Freeway Free on the Mississippi: Tying up at Vickburg
I had never paid much attention to the Siege of Vicksburg in my readings about the Civil War. Of course, the victory at Vicksburg made Ulysses Grant a hero and set him up for Appomattox later, but the other great Union victory at Gettysburg overshadows what was happening at almost the same time at the other end of the Mason – Dixon line. The Battle of Gettysburg lasted only four days, the territory of the battles is compact, and there is a clear turning point, dramatically titled “the High Water Mark of the Confederacy”.
In contrast, the Seige of Vicksburg lasted seven weeks. There were a number of small, inconclusive battles which took place miles from Vicksburg in April and May which led up to the Seige. Grant finally won his victory by cutting off supplies to the town and bombarding it from both river and land. The Vicksburg National Military Park, like the Gettysburg National Military Park, surrounds its eponymus town on three sides, but the actual battlefields are miles away. Like Gettysburg, the Vicksburg NMP has monuments scattered about commemorating different states’ contribution to the battle, but they are much less numerous and massive than those at Gettysburg, as if the city was simply too exhausted to raise many tributes to the fallen. We are, after all, in Mississippi, on the losing side of the war. The two Civil War re-enactors who talked to us at the Park seemed ruefully anachronistic, as they were both at least forty years older than the soldiers whose roles they were playing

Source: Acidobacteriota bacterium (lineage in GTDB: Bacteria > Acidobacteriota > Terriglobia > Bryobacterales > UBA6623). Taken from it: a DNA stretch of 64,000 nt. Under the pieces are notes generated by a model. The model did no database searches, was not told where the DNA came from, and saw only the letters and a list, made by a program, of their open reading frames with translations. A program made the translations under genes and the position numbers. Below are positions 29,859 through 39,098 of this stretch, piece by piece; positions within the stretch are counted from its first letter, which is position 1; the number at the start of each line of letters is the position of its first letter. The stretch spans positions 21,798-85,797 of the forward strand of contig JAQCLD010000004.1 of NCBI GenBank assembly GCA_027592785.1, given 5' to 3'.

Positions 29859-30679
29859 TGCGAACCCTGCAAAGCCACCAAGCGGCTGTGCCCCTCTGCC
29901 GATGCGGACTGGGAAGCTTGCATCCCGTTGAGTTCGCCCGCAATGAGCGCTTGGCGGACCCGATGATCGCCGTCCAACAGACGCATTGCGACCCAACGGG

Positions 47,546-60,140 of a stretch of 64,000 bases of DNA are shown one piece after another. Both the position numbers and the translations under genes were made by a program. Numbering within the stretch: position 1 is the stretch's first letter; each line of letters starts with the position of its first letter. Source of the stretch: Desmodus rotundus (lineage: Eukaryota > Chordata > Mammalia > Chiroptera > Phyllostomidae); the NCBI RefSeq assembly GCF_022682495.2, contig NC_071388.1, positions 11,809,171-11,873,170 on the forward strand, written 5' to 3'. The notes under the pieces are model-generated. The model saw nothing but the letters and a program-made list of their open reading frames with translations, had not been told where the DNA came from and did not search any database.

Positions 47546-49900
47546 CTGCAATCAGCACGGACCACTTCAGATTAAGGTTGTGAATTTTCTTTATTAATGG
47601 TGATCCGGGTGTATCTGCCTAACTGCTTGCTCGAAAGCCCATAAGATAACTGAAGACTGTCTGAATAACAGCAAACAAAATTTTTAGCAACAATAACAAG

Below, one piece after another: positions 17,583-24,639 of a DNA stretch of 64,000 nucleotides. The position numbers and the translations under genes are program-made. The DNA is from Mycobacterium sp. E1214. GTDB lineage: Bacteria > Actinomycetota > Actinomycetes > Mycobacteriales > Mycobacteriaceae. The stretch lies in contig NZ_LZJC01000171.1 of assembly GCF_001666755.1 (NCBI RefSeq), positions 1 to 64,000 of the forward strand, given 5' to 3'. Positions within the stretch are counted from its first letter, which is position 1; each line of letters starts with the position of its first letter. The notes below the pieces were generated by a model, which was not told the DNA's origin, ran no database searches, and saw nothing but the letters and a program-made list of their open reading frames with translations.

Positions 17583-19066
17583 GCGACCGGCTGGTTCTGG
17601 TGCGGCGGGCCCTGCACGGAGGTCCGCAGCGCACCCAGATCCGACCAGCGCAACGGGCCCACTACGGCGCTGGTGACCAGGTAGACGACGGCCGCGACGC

The Old Court House Museum in the center of town is small, intimate, and indomitably Southern. It includes battle flags from the Confederate Army, but few from the winning side. It includes donations of baby shoes and quilts and beaded purses from local ladies. It includes an un-abashed depiction of slavery which defends it as a humane and mutually beneficial relationship between master and slave. It includes an exhibit of china which is exactly like the set I inherited from my great-grandmother.
The walk down to the dock on a hot afternoon was a step back in time. As we left the historic district the sidewalks became more uneven, cracked, or non-existent. Black families sat on their front porches, lazily waving palm-leaf fans. Our tour boat waited for us on a nearly deserted quai, walled off from the town by a protective barrier which marked the height of historic floods. Vicksburg seems caught in a bubble of history, waiting for the past to come around again.